If you're wondering what engages people consider this: Globally,
there are now 1
billion people on the planet who play games for at least an hour
a day. And that number is climbing
fast with the growing adoption of smartphones and tablets. In
fact, Jane McGonigal, director of game research at the Institute for
the Future argues in her wildly
popular TED talk, we should spend more time playing games too.
Games like World of Warcraft give players the opportunity to save
worlds, and the incentive to learn the habits of heroes – as well
as solve big real-world problems.
Gamification, the process of applying the best elements of gaming
to real-world, non-game situations, is also incredibly effective at
creating behavioural change. A classic example is Volkswagen's
Fun Theory experiment from 2009. By turning a set of subway
stairs into piano keys, researchers were able to encourage 66 percent
more people to use the stairs over the escalator. More recently and
relevantly to digital media, a new Gigya
study of billions of user actions with partners like Pepsi, Nike, and
Dell, showed that adding gamification to a site boosts engagement
It’s no wonder then that brands have been quick to consider game
mechanics to solve an advertising challenge: increasing ad
engagement. And it hasn't been just the usual suspects like Pepsi and
McDonald's who are trying it either. In 2011, Clarins
launched a Facebook game aimed at women which involved managing a
successful beauty salon and Aldo created the brilliant Aldo
Shoe Paradise. But brands can play games in more places than just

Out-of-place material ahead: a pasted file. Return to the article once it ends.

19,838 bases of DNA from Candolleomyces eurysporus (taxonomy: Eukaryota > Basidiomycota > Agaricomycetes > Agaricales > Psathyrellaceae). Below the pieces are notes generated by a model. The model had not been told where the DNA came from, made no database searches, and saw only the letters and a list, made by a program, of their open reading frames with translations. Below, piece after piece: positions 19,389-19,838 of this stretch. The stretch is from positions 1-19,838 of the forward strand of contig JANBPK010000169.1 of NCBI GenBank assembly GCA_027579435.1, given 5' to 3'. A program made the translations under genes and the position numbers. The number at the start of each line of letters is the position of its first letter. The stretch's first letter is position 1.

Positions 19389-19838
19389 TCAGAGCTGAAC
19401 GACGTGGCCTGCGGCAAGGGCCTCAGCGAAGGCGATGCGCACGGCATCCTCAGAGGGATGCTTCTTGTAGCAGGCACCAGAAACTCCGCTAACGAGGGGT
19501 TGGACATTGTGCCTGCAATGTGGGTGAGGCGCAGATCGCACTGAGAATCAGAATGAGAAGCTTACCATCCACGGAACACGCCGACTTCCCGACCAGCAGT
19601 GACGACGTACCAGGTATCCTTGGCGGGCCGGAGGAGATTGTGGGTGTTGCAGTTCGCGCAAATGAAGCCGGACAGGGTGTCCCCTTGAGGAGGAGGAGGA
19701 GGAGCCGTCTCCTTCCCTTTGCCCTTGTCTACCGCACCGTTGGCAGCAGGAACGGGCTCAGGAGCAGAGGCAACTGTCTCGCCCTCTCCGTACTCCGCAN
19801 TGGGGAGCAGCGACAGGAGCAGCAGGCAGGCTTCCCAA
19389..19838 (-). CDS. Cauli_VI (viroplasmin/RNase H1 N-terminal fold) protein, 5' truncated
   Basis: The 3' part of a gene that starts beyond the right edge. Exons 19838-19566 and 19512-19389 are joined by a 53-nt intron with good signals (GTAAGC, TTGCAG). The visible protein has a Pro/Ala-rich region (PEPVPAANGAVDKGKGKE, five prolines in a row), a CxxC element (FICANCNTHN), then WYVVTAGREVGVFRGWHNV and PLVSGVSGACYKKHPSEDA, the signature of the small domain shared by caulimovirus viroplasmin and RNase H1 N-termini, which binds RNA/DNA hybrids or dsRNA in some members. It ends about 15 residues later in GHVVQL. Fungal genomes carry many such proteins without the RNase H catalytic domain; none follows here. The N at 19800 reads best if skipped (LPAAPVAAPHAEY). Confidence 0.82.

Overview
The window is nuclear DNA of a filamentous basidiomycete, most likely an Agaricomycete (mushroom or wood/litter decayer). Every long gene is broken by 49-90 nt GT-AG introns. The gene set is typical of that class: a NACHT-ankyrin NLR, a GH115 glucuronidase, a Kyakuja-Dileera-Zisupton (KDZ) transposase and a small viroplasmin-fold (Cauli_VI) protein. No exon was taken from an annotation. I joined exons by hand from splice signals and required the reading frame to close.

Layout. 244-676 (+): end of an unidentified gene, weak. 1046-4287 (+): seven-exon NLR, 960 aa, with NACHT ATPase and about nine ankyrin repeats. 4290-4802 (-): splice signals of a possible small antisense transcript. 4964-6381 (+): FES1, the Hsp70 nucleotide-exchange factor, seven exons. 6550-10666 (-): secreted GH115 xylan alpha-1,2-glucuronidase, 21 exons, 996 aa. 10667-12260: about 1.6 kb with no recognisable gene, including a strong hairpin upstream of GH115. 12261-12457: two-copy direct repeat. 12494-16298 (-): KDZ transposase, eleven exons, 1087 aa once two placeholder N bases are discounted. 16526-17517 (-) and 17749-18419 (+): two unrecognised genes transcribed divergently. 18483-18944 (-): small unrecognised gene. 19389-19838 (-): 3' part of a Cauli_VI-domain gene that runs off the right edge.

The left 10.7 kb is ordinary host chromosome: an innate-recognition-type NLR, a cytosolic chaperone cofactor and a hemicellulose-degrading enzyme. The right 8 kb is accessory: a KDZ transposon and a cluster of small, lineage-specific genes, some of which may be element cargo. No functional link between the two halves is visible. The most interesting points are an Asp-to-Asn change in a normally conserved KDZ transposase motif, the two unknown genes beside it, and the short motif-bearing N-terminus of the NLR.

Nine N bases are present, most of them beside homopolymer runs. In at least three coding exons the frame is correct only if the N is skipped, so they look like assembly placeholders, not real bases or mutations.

Facebook. 2013 was the year that gamification
went big in social media and Superbowl ads, proof positive that
this is no passing fad.
This appetite for gaming creates greater scope for brands in all
their online advertising. Videos in banner ads used to be novel, now
they're standard practice. Where brands can really drive user
engagement is by getting consumers to play. When consumers become
players, they are by definition more engaged. And that's where the
But as with any type of content marketing, there are rules of
Rule #1: Find the right game fit. Games make
great content, but only if they make sense in context. A game that
lets you shoot aliens doesn’t quite work for a beauty brand, but a
guessing game does. Clinique’s
online campaign to promote its new Chubby Stick Moisturizing Lip
Colour Balm required players to rotate a candy jar and count the
number of Chubby Sticks buried inside. The art direction fit
completely with the Clinique brand, and the candy theme was linked to
a ‘sweet treats’ promotion taking place in Clinique’s online
Rule #2: Use a carrot when you want something in exchange.
Sometimes games can be used to persuade your audience to
enter into a data transaction, like this
recent example from Sony Xperia which required players to
register personal data to gain access to the game. Just make sure
it's worth their while on the other side.
Rule #3: Familiarity breeds content. Matching a
brand to a game doesn't always mean creating something from scratch.
For this Virgin
Media campaign, a simple button-bashing game reminiscent of the
famous Track & Field arcade staple, engages the audience and
communicates the brand message of speed perfectly.
Rule #4: Create an experience - and make it social.
Gamification is a natural meeting point for experiential and
digital marketing, like this impressive driving
competition from BMW. But as far as branded games, one of the
finest of recent times has to be the Red
Bull Formula Face which was well-made, scalable, shareable and
rewarded repeated plays. Was it gimmicky? Of course it was, but it
was also a fun and memorable experience for the millions who played
(and shared) it.
Slapping a game into an ad isn't automatically going to deliver
results, nor should marketers include games in ads just for the hell
of it to boost engagement. But it is a useful tool in the arsenal.
And if you want consumers to take the time to play your brand game,
you have a responsibility to deliver a meaningful experience – just
like you do with any other piece of content, whether it's sponsored
Carla Faria is Solutions Director for Say Media UK.